US airlift of Burundian troops to Central African Republic under way

Burundi National Defense Force soldiers prepare to test their marksmanship during an exercise with U.S. Marines and sailors from Special-Purpose Marine Air-Ground Task Force Africa 13 in Mudubugu, Burundi, Aug. 22, 2013.


By JON HARPER | STARS AND STRIPES Published: December 11, 2013

WASHINGTON — On Thursday, a U.S. Air Force C-17 transport aircraft began airlifting Burundian peacekeepers and their equipment from Burundi to the Central African Republic to try to stem the bloodshed in the CAR, according to U.S. Africa Command.

The sortie Thursday carried 54 passengers, six pallets of equipment (mostly personnel gear), and a forklift, AFRICOM said.

Two C-17s will ultimately transport a light infantry battalion consisting of 850 Burundian troops about 900 miles from Bujumbura, Burundi, to Bangui, the capital of the CAR. It will take about a week to complete the airlift, according to Maj. Rob Firman, a Defense Department spokesman.

The U.S. military already has security and logistics personnel in Bangui to help unload the C-17s when they arrive. The current U.S. military footprint in the CAR is “very, very small,” Firman said.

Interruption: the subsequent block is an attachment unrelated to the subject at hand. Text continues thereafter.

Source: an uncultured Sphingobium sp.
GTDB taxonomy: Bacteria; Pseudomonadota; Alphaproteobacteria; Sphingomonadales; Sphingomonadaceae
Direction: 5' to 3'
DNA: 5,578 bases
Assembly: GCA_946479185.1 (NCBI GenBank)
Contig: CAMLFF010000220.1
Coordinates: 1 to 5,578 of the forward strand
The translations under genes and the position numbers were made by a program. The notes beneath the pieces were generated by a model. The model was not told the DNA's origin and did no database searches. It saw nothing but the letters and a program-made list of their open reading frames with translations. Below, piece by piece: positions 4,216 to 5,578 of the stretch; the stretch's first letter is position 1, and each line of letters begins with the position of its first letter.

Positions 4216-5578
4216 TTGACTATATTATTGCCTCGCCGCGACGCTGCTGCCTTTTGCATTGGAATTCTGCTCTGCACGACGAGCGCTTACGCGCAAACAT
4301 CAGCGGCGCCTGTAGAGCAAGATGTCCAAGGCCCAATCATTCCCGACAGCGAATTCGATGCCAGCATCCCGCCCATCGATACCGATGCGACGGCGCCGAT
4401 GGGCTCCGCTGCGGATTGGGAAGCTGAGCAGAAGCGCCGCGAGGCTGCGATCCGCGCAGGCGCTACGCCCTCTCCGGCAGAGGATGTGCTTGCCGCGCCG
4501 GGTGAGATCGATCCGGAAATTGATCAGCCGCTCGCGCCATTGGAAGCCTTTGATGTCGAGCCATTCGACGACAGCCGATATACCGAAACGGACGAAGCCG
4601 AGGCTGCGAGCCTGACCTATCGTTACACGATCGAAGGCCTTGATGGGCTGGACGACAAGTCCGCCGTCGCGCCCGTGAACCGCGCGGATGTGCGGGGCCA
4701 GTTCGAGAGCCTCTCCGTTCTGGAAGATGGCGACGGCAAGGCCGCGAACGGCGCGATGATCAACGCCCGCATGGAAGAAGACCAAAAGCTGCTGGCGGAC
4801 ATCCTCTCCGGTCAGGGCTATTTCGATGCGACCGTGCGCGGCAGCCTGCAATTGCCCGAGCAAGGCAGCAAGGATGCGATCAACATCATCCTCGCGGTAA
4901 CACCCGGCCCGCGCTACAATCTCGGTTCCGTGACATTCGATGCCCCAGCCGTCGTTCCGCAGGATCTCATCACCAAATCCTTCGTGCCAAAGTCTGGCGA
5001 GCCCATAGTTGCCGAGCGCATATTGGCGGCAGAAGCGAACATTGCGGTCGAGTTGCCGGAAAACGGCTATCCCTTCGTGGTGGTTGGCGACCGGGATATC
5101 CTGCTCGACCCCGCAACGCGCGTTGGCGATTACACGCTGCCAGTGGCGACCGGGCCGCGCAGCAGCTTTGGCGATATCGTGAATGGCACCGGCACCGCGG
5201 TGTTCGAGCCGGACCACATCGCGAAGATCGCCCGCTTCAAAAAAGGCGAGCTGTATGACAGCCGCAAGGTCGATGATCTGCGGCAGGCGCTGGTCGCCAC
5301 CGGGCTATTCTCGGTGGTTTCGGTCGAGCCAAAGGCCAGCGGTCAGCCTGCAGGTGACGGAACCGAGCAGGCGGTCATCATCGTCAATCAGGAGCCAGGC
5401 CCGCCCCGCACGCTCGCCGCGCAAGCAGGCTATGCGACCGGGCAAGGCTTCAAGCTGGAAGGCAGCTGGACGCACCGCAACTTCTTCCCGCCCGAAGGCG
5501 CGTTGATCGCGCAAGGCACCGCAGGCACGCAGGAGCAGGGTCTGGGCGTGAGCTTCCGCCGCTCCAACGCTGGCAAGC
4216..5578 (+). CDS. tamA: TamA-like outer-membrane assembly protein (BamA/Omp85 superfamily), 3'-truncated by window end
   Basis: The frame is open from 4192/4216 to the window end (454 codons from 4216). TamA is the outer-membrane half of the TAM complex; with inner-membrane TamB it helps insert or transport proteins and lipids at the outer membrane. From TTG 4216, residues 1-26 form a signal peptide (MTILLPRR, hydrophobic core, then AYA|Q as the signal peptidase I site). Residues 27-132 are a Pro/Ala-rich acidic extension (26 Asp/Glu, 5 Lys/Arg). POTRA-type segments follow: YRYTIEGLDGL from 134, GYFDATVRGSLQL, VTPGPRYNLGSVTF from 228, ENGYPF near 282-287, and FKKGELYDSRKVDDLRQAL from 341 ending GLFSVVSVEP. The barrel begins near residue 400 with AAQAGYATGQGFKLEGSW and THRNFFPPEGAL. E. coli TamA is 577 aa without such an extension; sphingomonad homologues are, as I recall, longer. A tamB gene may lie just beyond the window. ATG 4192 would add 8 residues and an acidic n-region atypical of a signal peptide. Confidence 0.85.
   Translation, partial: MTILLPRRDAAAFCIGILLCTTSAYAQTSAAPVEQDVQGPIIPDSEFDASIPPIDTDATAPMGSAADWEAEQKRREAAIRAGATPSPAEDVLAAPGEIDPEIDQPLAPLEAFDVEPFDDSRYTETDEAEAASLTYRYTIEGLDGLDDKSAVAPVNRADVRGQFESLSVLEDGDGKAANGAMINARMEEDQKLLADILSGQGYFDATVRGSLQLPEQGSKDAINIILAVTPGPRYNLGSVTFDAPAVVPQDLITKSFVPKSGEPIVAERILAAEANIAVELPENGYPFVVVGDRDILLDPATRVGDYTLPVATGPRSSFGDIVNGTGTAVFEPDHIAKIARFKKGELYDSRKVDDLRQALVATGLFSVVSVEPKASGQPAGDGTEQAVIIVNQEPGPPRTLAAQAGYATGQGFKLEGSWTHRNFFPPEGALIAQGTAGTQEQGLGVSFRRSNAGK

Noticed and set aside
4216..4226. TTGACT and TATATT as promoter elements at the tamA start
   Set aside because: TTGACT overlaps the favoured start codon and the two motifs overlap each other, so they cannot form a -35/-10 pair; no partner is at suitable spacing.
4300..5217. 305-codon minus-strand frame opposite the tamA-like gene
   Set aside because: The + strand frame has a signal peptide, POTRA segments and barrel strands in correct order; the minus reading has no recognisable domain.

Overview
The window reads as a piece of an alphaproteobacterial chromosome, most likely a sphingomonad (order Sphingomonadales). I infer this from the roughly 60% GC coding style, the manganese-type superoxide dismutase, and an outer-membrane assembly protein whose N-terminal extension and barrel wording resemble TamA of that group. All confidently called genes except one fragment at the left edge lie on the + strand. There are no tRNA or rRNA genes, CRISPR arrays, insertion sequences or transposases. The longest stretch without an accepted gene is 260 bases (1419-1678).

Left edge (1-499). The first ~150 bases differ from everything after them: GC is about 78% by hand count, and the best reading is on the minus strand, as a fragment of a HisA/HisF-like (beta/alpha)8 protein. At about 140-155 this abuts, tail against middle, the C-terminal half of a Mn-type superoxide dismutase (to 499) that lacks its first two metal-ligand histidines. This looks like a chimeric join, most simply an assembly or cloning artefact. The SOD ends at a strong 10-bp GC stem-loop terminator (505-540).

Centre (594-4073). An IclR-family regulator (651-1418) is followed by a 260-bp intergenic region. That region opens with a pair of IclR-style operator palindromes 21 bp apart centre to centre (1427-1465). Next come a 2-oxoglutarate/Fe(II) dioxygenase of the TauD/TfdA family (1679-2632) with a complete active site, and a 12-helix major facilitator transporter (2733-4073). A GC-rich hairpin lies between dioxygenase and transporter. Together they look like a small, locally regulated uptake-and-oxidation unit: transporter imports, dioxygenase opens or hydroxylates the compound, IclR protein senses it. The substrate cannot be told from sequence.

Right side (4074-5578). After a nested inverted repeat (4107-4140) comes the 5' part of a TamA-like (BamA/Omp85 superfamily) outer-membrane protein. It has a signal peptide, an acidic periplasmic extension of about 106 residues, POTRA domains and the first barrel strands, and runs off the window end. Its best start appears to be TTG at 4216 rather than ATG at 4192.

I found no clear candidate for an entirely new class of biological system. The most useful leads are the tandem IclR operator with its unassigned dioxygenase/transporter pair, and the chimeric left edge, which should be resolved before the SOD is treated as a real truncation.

After the aircraft complete each day’s delivery of personnel and equipment, they return to Uganda, from where they will be operating during the airlift mission. The crew will recover overnight in Entebbe before resuming operations, AFRICOM said.

The airlift was announced by DOD earlier in the week after Secretary of Defense Chuck Hagel received a request from his French counterpart asking for U.S. assistance in getting African troops into the country quickly.

“In response to this request, Secretary Hagel has directed U.S. AFRICOM to begin transporting forces from Burundi to the Central African Republic, in coordination with France,” assistant Pentagon press secretary Carl Woog said Monday.

France is deploying 1,600 soldiers to the CAR, and the African Union will increase its contribution to 6,000. The CAR is a former French colony that has been plagued by instability since it gained independence in 1960.

Sectarian tensions between Christians and Muslims are fueling violence in the CAR, where hundreds of people have reportedly been killed by warring militias since last week. The latest round of fighting began in March when Muslim rebels overthrew the government of President Francois Bozize.

Twitter: @JHarperStripes


from around the web